### 176

### 162560

### 2560000

### 256000000

*s* *r*

*s* *r*

*Y s*

*R s*

*s*

*s*

*s*

*s*

### ω

### ω

### =

### =

### +

### +

### +

### +

(9)III. RESIDUAL VIBRATION CONTROL
*A.* *Input Command to Reduce the Second Order System *

Fig. 3. A Second order system For a second order system as shown in Fig.3, the transfer function is given by,

2

2 2

### ( )

### ( )

### 2

*n*

*n* *n*

*Y s*

*R s*

*s*

*s*

### ω

### ξω

### ω

### =

### +

### +

(10)where is the damping ratio, is the natural undamped frequency. the corresponding output transient response to a step input r(t) = Au(t) is

2

1

### ( )

*nt*

### 1

*n*

### sin(

### )

*d*
*d*

*y t*

*A*

*Ae*

ξω ### ξω

### ω

*t*

### ϕ

### ω

−

###

###

### =

### −

### +

_{}

_{}

### +

###

###

(11)where

### ω

_{d}### =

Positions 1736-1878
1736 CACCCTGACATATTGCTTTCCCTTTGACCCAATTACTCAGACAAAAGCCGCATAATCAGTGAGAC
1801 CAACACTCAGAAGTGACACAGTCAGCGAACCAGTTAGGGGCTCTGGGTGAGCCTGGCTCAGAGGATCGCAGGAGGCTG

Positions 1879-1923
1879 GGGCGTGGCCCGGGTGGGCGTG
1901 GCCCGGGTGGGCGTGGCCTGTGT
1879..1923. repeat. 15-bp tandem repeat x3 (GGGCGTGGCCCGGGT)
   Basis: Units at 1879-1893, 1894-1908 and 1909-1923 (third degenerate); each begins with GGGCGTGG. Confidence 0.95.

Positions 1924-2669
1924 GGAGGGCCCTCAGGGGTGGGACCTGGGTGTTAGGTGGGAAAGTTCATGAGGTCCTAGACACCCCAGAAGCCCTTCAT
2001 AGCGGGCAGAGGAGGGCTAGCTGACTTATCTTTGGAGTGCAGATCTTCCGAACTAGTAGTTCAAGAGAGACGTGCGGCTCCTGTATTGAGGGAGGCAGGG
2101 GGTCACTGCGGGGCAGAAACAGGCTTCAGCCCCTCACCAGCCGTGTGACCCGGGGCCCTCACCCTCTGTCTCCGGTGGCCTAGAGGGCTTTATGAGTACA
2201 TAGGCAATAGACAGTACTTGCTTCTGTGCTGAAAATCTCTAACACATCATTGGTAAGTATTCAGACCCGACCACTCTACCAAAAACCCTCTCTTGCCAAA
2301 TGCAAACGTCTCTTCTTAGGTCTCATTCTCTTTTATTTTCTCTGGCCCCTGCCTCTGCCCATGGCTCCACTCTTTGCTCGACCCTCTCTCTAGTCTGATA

### ω

_{n}### (1

### −

### ξ

2 and2 -1 1

### 1

### =tan

### ξ

### ϕ

### ξ

### −

To determine the maximum overshoot, at peak time is t=tmax,

2 1 max

*y*

*A*

*Ae*

ξπ ξ

− −

### =

### +

(12)From above derivation, when r1(t)=Au(t), the output

2

1

### ( )

### 1

### sin(

1### )

*nt* *n*

*d*
*d*

*y t*

*A*

*Ae*

ξω ### ξω

### ω

*t*

### ϕ

### ω

−

###

###

### =

### −

### +

_{}

_{}

### +

###

###

(13)1

2 ( )

2( ) 1 sin( 2)

*n* *t t* *n*

*d*
*d*

*y t* *B* *Be* ξω ξω ω *t* ϕ

ω

− −

= − +_{} _{} +

14)

If H is the target, when t1=tmax,

Let A+B=H and the output y1(t)+y2(t)=H we get

1 1

2 2

( )

1 1 2

### 1

### sin(

### )

### 1

### sin(

### )

### 0